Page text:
Still, it’s not like we’re never going to see Smith again. He will be starring in Ryan Gosling’s “How to Catch a Monster,” an incredible chance for him to stretch his legs and really show the world what he can do as an actor. And you can bet I’ll support him through every step, but still. Knowing he’s gone…knowing that by the end of the year, the silly face that has made me laugh, cry, and everything else will be someone else’s face…it’s uniquely heartbreaking.

I’ve struggled with this decision for quite a while now, never once making a final choice, but here it is. You can shout at me, or tell me I’m dumb, or anything else, but I’m finally ready to say it officially:

Goodbye Matt Smith. You truly were MY Doctor.

eSports, Feature, Film & TV, News

AZUBU Who? – New Streaming Site Takes Gamers by Storm

After‘s untimely demise following numerous streamers revealing the company’s poor business practices, streamers and viewers alike have been looking for a new home for spectator gaming.  While many streamers have successfully transitioned to‘s former competitor, others have made the jump to a new challenger to the streaming business:

Azubu, a German/Korean video game media company, has been involved in e-sports for the past two years.  Azubu began by sponsoring major Korean tournaments, and then by sponsoring two League of Legends teams – Azubu Frost and Azubu Blaze, now known as CJ Entus Frost and CJ Entus Blaze) and multiple Starcraft 2 players including viOLet and Symbol.  However, earlier this year, Azubu surprised everyone by not renewing its contracts with its League of Legends teams and announcing a partnership with American team Counter-Logic Gaming (CLG) to create a new streaming platform.  Now, three months later, is up and running and bringing in tens-of-thousands of viewers already. offers a cloud-based streaming platform that replaces traditional buffering methods.  It also features tailor-made experiences for different devices, listing computers, tablet PCs, smart phones, and smart TV as examples on the website.  The site features primarily Starcraft 2 and League of Legends streamers (Each of the members of CLG hold a spot on the top-10 watched streams), but is likely to expand to Dota 2 and World of Tanks players soon. has a nice and clean interface, and I’ve yet to experience any problems watching the streams in high definition.  The website itself can be a bit confusing to navigate, but that’s a small complaint compared to the level of quality offers – especially for a brand-new service.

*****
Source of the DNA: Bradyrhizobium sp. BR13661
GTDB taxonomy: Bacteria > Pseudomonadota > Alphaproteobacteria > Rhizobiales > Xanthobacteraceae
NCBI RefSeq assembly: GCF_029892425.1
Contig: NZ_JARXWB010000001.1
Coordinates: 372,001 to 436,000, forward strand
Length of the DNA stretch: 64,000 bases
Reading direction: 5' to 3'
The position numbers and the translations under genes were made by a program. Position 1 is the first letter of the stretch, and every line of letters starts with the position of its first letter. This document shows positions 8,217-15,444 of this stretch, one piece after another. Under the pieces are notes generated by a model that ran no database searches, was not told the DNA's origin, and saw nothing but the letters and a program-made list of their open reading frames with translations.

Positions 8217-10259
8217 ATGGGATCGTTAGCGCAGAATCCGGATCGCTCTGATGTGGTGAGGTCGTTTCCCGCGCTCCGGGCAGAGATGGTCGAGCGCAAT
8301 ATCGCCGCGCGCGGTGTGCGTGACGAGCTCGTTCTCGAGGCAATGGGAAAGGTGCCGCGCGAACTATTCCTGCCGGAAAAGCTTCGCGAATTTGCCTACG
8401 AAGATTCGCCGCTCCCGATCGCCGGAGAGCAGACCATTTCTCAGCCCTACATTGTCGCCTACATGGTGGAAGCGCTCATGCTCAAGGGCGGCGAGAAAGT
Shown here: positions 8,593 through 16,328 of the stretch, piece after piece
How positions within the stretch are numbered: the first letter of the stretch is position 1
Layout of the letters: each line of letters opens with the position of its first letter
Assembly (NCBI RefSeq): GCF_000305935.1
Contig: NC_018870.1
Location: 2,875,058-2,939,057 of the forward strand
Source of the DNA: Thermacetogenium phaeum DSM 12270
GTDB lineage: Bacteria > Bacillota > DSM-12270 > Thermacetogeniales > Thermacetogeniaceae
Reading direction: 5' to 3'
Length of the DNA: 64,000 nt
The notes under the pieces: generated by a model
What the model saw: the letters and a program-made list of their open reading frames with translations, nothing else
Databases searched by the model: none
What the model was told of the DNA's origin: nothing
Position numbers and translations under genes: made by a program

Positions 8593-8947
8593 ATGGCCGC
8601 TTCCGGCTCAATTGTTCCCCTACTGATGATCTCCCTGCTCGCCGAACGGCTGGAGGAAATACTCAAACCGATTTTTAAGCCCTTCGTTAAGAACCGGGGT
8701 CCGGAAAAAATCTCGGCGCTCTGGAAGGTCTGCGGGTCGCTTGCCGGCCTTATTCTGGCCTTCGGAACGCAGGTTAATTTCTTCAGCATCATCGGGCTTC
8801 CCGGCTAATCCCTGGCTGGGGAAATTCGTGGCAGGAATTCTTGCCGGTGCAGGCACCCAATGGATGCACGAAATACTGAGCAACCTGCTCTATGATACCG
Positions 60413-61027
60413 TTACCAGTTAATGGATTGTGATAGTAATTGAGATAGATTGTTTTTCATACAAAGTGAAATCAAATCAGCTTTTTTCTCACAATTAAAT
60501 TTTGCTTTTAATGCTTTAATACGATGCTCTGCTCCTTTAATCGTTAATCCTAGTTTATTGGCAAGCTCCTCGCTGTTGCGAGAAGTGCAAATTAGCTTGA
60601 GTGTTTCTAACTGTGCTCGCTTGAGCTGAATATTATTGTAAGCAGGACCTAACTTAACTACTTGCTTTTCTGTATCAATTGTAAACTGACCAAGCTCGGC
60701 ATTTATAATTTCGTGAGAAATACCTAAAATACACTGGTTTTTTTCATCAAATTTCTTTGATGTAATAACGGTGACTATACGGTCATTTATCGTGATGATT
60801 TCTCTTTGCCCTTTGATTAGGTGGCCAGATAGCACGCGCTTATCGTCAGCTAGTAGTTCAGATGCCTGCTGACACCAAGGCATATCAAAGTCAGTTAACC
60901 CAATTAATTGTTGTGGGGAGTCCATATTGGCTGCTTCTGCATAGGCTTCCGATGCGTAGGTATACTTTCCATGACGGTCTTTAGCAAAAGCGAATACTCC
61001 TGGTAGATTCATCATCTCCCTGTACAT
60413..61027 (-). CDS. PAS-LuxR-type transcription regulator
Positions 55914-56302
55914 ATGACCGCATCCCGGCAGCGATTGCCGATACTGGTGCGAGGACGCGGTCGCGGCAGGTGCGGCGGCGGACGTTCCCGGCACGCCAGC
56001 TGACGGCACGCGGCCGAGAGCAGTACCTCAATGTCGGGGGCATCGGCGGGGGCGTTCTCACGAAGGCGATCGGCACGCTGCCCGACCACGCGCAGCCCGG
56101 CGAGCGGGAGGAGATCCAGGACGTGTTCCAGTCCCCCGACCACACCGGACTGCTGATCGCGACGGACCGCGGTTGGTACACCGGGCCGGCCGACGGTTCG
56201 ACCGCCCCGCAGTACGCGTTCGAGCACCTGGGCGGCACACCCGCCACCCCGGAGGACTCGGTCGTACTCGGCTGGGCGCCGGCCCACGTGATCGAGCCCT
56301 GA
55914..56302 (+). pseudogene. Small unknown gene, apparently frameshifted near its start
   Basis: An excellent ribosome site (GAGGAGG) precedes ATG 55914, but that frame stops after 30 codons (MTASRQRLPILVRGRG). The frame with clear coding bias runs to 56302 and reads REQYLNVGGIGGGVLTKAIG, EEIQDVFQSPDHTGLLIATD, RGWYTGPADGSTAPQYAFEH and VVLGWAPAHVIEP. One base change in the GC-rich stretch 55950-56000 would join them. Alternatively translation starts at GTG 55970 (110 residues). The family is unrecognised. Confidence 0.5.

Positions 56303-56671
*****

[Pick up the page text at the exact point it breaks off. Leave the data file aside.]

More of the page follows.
As the streaming service to fill’s spot as’s main competitor, is on its way to being a big name in the streaming community.

Feature, Film & TV

So… You Want to Pitch a Film?